• ISKCON Temple (2.6 km): Sri Sri Radha Parthasarathi Mandir, generally known as the ISKCON Delhi temple, is a well-known Vaishnav temple of Lord Krishna and Radharani in the form of Radha Parthasarathi.
  • Humayun’s Tomb (6.5 km): Humayun’s Tomb is another UNESCO World Heritage Site and a remarkable example of Mughal architecture. It is the tomb of the Mughal Emperor Humayun and is surrounded by beautiful gardens.
  • India Gate (8.6 km): India Gate is a war memorial located in the heart of New Delhi. The monument is surrounded by vast lawns, making it a popular spot for picnics and evening strolls.
  • Qutub Minar (9.8 km): The Qutub Minar is a UNESCO World Heritage Site and one of the most famous historical landmarks in Delhi. It’s a towering minaret made of red sandstone and marble, standing at a height of 73 meters. There are a lot of commuting options from Lotus Temple to Qutub Minar via bus, metro, or cab.
  • Lodhi Tomb (10 km)—Lodhi Gardens is a historical park with beautifully landscaped gardens and historical monuments from the 15th-century Sayyid and Lodhi dynasties.
  • Akshardham Temple (13.1 km): The Akshardham Temple is a modern Hindu temple complex known for its stunning architecture and intricate carvings.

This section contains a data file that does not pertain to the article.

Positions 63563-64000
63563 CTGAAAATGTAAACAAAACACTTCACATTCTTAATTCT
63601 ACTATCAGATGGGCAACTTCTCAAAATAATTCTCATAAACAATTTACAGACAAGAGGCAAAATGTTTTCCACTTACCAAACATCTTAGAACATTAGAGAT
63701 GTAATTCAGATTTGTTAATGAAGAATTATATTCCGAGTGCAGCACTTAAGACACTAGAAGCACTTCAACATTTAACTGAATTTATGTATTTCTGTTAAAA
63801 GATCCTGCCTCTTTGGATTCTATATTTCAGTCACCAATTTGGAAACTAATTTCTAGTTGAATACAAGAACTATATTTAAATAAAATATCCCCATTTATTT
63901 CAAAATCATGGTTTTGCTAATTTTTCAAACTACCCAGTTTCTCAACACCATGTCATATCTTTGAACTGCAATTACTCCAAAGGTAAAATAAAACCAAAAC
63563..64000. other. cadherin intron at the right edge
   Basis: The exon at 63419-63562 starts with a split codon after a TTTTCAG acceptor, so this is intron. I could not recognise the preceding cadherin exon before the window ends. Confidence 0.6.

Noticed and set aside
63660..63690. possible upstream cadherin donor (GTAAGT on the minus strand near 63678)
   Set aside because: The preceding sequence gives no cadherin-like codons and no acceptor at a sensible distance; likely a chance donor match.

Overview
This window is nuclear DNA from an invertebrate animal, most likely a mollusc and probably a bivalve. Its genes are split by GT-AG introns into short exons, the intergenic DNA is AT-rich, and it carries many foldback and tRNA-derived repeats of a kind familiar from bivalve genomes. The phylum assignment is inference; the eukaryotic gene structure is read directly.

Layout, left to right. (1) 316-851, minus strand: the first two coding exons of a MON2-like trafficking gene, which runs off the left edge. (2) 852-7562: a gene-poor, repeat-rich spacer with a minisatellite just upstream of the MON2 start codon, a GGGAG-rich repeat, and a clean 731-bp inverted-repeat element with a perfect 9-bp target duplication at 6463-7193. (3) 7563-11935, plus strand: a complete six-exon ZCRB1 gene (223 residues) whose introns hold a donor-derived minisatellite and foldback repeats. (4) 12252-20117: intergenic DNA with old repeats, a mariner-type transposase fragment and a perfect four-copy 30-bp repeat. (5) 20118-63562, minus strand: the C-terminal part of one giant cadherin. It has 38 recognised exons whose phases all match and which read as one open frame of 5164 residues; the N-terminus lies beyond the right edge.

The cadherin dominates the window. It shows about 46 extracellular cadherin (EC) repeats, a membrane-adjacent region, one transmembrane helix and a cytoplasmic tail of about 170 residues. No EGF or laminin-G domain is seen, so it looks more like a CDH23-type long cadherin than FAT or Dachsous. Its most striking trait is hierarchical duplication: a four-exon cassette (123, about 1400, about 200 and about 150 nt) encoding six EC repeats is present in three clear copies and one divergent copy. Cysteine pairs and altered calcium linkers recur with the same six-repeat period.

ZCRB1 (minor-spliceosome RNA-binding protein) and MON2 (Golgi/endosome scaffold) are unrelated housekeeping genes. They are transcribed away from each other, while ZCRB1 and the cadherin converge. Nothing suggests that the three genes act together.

Located in the bustling capital of India, the Lotus Temple is a peaceful place where you can worship and contemplate. You can also see one of the most amazing constructions in the world at the same time here. Why not arrange a visit to Delhi’s Lotus Temple and take some time out to appreciate its peace and beauty?


2 Comments

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[…] 1. Lotus Temple: Also known as Baha’i Temple, Delhi’s Lotus Temple is a little over a 10-minute walk from Kalka Ji Temple. The strikingly beautiful lotus-shaped architecture of this building attracts the most curious travellers to this temple, which is open to people of every religion. Surrounded by sprawling greens and ponds on each side, the Lotus Temple has 9 faces and 27 petals in all. […]